Editor Brian Lawrence compiled this brief look back at some of the goings on in the Creston Valley over the last 12 months, gleaned from the pages of the Advance.
3 — The daylight time controversy died without a chance for the public to vote on the issue. Coun. Judy Gadicke, the main proponent in taking the issue to referendum, made a motion at the March 25 council meeting to remove it from the town’s action plan. She conceded defeat after being informed by Mayor Ron Toyota that there was no chance local Regional District of Central Kootenay directors would support a referendum.
•Nelson-Creston MLA Michelle Mungall said changes to the Agricultural Land Reserve (ALR) threatened the province’s food security and did nothing to help farmers to keep producing food.
“The ALR has been one zone for the very reason of protecting agricultural land across the province — we really don’t have a lot of agricultural land,” she said. “Every government until now has protected that land. But the Liberals are solely focused on one industry (development of liquid natural gas reserves) and they are sacrificing food security for it.”
10 — Support for Bill 24 and changes to the way the Agricultural Land Reserve (ALR) is governed wasn’t evident at the April 7 Creston Valley Food Action Coalition meeting.
“A lot of us who have read the bill really closely are very, very concerned,” said Nadine Ben-Rabha, whose family operates a Lister organic dairy farm. “There has been no public consultation with farmers or the public. This is your farmland as well as the farmers’.”
•A report from Supt. Jeff Jones given to the School District No. 8 (Kootenay Lake) board at the April 1 regular meeting recommended that Homelinks students from kindergarten-Grade 9 move from the Creston Education Centre (CEC) to share existing space at Canyon-Lister Elementary School (CLES), and that students in Grades 10-12 be supported through the Prince Charles Secondary School Learning Centre.
•The Creston Valley Thunder Cats’ 2013-2014 record wasn’t simply better than the previous season’s; it was an almost total reversal, with 17 wins and 28 losses becoming 39 wins and 17 losses.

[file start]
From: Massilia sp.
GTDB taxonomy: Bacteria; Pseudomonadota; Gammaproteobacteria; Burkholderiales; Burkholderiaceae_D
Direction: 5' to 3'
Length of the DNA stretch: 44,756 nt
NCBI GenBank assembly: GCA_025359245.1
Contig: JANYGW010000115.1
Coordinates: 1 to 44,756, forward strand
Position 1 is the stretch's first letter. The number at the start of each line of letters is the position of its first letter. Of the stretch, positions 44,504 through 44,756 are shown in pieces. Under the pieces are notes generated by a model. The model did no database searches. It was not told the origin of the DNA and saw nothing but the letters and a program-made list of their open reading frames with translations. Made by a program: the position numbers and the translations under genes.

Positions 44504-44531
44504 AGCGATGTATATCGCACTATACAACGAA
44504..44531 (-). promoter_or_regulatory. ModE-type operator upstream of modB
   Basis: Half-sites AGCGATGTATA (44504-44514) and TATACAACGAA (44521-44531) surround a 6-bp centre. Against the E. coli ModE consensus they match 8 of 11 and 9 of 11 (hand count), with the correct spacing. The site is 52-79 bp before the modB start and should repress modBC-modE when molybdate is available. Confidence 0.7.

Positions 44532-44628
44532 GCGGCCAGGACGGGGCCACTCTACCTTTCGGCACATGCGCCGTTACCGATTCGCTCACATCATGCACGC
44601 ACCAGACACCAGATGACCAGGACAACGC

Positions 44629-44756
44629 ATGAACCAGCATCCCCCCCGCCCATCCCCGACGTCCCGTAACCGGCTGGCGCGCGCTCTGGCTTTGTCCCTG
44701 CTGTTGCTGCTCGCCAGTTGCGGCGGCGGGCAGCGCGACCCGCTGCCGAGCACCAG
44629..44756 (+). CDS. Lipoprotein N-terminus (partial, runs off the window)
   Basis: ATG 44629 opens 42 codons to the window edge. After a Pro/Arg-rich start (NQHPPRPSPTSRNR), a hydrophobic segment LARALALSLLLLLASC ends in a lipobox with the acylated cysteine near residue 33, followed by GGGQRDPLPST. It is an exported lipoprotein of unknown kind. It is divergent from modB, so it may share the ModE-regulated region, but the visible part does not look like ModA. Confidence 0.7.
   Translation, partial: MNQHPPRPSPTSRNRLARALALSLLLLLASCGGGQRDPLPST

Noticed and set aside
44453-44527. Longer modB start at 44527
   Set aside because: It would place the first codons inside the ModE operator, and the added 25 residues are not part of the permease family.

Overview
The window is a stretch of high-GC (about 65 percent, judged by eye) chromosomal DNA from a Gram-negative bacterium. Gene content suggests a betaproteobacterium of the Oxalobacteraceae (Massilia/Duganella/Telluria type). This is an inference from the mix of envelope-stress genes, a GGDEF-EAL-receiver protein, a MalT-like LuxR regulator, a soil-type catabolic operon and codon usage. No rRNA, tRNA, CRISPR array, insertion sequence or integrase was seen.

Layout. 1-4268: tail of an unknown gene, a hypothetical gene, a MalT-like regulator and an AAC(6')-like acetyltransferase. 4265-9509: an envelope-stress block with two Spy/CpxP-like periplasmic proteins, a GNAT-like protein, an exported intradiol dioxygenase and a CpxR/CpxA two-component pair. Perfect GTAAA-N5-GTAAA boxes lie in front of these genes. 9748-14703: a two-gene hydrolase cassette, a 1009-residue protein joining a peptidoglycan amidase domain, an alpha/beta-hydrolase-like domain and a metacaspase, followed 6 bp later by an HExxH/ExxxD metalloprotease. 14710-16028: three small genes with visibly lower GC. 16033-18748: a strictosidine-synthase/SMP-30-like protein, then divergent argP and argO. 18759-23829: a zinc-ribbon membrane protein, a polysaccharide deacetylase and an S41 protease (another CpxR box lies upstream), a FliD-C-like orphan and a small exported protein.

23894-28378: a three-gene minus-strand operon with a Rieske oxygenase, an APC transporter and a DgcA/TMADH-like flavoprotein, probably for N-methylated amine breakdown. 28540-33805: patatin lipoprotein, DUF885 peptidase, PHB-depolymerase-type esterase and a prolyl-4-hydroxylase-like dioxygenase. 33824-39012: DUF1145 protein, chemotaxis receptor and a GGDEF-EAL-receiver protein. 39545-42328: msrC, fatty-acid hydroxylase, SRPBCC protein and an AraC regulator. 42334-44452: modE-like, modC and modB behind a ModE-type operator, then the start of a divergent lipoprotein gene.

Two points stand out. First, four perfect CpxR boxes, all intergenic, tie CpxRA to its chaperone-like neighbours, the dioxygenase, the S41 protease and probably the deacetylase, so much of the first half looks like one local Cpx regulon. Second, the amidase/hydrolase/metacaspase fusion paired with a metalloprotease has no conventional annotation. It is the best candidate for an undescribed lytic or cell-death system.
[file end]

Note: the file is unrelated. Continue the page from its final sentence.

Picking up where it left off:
“For the guys who did come back from last year, I’m so glad they did. … They were able to reap the benefits of going through the hard times,” said former head coach Josh Hepditch.
•A plea bargain on charges stemming from a 2013 home invasion has resulted in 36- and 39-month jail sentences for Brenton Chambers, 21, and Travis Hennessy, 22, who pled guilty in Creston Law Courts to charges of possession of a prohibited firearm with ammunition for the home invasion, and of break and entry and assault for the other crime. A total of 11 charges were laid after the two incidents, but the remaining charges were stayed as part of the guilty plea agreement.
17 — The Association of Kootenay and Boundary Local Governments passed a resolution requesting the provincial government to delay passage of Bill 24, requesting “that the provincial government undertake consultation with the public, the UBCM (Union of BC Municipalities) and other affected parties, and that Bill 24 not be brought into force until such consultation is complete.”
Delegates to the convention passed by a throng of protesters on April 11 before entering the meeting site in Creston. The rally expressed opposition to proposed legislation dividing the province’s agricultural land into two zones, with Creston Valley relegated to Zone 2, joining less productive lands in north and central B.C.
•More than 200 delegates and guests drove into Creston April 9 to take part in the three-day Association of Kootenay and Boundary Local Governments annual conference, with most of the meetings and events held at Creston and District Community Complex. The weekend included agricultural tours, meetings and presentations, highlighted by keynote speaker and former member of Parliament Stockwell Day.
24 — After months of having to keep quiet about the news, Creston town council announced that Telus was installing a fibre optic network to serve at least 90 per cent of town residences and businesses, and possibly spill over to some areas east and west of town.